Taking a deep breath Davis gazed at Laura, who was looking around at their private patio. Then he spoke trying to coax more information out of her.
“So, Laura, you’ve left your mobster husband and…?”
“He hit me, Davis, a lot and for a lot of years.” She clenched her hands into two tight fists. “He’s a cruel bastard who enjoys hurting people. I know it’s his job, but you don’t bring it home.”
Davis was surprised at how easily she equated what Dominic did with any other working husband.
“Okay, you’ve left your violent mobster husband and took six hundred thousand dollars in cash from him and now he’s hunting for you? Laura,” he said, “this is too much. Help me make some sense of this.” He was feeling overwhelmed by it all.
“There’s more. The Feds are after me too,” she added. Another bombshell dropped.
“The Feds? The FBI, CIA, Homeland Security, who?” His eyes grew wide. “What the hell is all of this?”
“Didn’t you read the whole article in the paper, Davis?”
“No, not really,” he said. “I saw your picture. They said you were being sought in regard to something. I don’t know what else.”
“I’m being hunted, not sought. The paper said that I was wanted in connection with an unsolved murder. Davis, I never killed anybody. I don’t know what they are talking about. Does that sound like me? That’s Dominic’s style, not mine. I swear.”
“Christ Almighty, this is nuts, Laura.”
“Oh, and…my name is really Beverly.”
“Oh, Sweet Jesus.” Davis bent over, lowering his head between his knees. His head was reeling. She put her hand on his shoulder.
“So, my dear,” she went on, “I’m on the run, a very serious run. I thought that I was safe here. Especially when nobody showed up on my door after a few weeks. But then, that picture in the paper…. It was only a matter of time. I should have known.” She became quiet, not knowing what else to say.
Davis sat upright again, his head clearing. “What can you do? Can’t you explain to the police?”
“Explain? How good a job have I done trying to explain this to you? Davis, they think I’m a killer, and Dominic…he’s just plain crazy. If the cops can find me, Dominic can find me, and there’s no figuring what he’ll tell his boys to do to me—and to you.” She stood up and began to pace. “I think it’s time for Plan B.”
“What’s Plan B?” For the moment he thought he saw a light at the end of this very twisted tunnel.
“Run like hell and don’t look back,” she said flatly.
“No! Stay here. Stay at my place. I’ll protect you.”
She smiled and took his hands in hers.
“Davis Lovejoy. You’re a good, decent man. Thanks for the offer, but I couldn’t do that to you. Besides, I know how to do this and you don’t. It’s more complicated than hiding in your apartment and ordering in Chinese food every night. I’ve tried that and it’s no way to live. Trust me on this. I’ve got to run.”
“Then take me with you.” He wasn’t giving up. He had waited too many years for love to find him to just let it leave him behind on a park bench.
“No. Don’t be foolish. I can’t drag you into this any deeper,” she said.
“Yes, listen to me,” he said, his enthusiasm building. “They’re looking for a woman traveling alone. I’d be your perfect cover. I’d be both a disguise and another pair of eyes. I love you and won’t let you just disappear out of my life. I won’t do that.
“What am I supposed to do, just sit and wait for another mysterious note saying ‘the coast is clear, I’ll meet you in the desert by the big cactus’? No, I can’t. I won’t let you go without me.”
She sat down next to him and spoke quietly.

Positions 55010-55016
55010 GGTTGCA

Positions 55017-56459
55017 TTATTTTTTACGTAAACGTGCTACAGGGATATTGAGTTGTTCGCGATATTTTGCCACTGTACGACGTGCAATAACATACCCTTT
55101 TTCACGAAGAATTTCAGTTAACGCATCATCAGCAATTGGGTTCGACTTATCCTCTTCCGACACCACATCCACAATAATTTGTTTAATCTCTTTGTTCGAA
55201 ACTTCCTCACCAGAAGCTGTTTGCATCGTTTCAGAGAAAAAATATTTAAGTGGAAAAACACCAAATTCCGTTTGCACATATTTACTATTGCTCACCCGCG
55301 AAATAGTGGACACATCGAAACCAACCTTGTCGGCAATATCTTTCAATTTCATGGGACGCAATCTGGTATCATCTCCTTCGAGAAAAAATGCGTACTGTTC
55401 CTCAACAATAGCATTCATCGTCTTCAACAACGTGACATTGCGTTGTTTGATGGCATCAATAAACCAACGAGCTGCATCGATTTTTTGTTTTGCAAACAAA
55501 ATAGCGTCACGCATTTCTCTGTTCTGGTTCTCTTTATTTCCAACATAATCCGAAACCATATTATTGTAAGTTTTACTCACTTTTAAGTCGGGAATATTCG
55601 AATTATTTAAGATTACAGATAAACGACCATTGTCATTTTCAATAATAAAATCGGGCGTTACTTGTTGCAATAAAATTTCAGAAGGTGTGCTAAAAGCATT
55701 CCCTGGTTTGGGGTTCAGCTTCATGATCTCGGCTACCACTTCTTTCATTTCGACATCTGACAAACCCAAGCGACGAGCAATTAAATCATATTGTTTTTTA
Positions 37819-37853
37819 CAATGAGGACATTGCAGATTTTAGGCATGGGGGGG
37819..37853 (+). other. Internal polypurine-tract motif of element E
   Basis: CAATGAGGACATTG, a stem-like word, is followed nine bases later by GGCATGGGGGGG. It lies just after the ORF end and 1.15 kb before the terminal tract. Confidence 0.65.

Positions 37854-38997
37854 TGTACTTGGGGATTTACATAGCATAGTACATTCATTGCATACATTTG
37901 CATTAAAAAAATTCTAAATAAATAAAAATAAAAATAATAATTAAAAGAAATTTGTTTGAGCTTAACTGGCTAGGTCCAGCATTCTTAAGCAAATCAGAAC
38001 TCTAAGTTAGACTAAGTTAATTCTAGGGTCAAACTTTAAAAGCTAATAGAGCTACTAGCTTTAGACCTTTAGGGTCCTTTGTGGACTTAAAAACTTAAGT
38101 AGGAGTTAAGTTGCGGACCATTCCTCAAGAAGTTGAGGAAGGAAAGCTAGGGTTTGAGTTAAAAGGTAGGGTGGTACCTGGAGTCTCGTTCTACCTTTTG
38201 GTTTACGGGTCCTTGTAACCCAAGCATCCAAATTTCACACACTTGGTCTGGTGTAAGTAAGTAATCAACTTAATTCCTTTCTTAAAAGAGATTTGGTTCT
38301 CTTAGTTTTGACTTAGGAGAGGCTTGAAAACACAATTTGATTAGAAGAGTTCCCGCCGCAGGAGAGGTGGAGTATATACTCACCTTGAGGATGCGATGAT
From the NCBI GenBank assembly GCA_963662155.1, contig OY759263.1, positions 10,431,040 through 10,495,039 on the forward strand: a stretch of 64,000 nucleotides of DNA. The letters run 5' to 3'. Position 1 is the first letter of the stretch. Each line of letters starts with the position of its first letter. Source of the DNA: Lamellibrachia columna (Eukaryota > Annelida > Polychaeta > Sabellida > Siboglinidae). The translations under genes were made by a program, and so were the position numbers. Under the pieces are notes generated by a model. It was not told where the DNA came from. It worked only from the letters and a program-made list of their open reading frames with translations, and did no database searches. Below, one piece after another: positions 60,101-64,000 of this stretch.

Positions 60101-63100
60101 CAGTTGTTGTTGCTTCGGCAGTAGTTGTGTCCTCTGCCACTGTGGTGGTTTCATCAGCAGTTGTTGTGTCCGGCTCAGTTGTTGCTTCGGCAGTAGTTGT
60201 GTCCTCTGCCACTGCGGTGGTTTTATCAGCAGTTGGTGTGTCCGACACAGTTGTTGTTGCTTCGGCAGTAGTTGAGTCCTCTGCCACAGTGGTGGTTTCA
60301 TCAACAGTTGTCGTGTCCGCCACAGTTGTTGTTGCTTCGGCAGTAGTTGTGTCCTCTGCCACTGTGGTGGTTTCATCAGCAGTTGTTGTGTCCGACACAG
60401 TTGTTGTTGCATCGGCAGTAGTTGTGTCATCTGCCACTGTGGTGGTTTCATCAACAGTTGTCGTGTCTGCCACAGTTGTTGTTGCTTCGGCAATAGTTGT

“My dear, I came here today to say good-bye to you, and to apologize for all the lies I’ve told you. You’re not making it any easier.” She had tears in her eyes, threatening to overflow.
Davis stood up and looked down at her like he was lecturing a misbehaving child. “I’m not going to accept your good-bye. You are not going to just say ‘Oh, well, it was fun, but I gotta go now.’ No, Laura, or Beverly, or whatever name is really yours, I’m going with you. Period. End of discussion. That’s it. Amen.”
“Davis, you just don’t understand. You can’t.” She looked up, pleading with him. “It’s too dangerous and you could get killed. These are some very deadly people.”
“I don’t understand?” he said. “That’s supposed to make all of this less crazy? If the situation is that dangerous you might end up dead, too. I couldn’t live with that, or with myself for just allowing you to walk away while I sit here wondering where you are and if you’re alive or dead. What kind of man do you think I am? If you are in trouble, then we are in trouble.”
She looked long and deep into his eyes and saw a determination and strength that she hadn’t seen before. She was looking for a good reason to continue saying “No,” but she wasn’t finding it.
“Oh, hell.” She had given up trying to leave him behind. “If I say yes to this, you’ve got to listen to me. Do as I say. Don’t try to be the boss.”
“No problem.” He nodded his agreement to her conditions.
“Yes, lots of problems. Big, well-armed ones.” She looked to the heavens, filled with a darkening sky. “Oh, God help us. All right, but you’ll have to do exactly as I say, when I say it, or we’re both dead. I mean it—dead. These boys play very hard ball.” Davis raised his hand then put it on his chest.
“I promise. Cross my heart and hope….” They both cringed.
Now it was her turn to bend over and put her head down between her knees. She looked up, saw him standing there, smiling. Running a hand through her hair she knew that she had just made the worst decision of her life. Or was it the best? She knew that this was a very bad idea, but she was also a woman in love. On top of that, his idea of having an extra set of eyes covering her six o’clock made some sense. Not a lot, but some.
Laura raised her head and briefly looked heavenward again, then at Davis and said a silent prayer. She smiled a small, resigned smile and said to the gentle man standing beside her, “By any chance, do you know how to use a gun?”
Bad move. She should have taken off as planned.
WOW! Love the last line. Well, I love the whole story.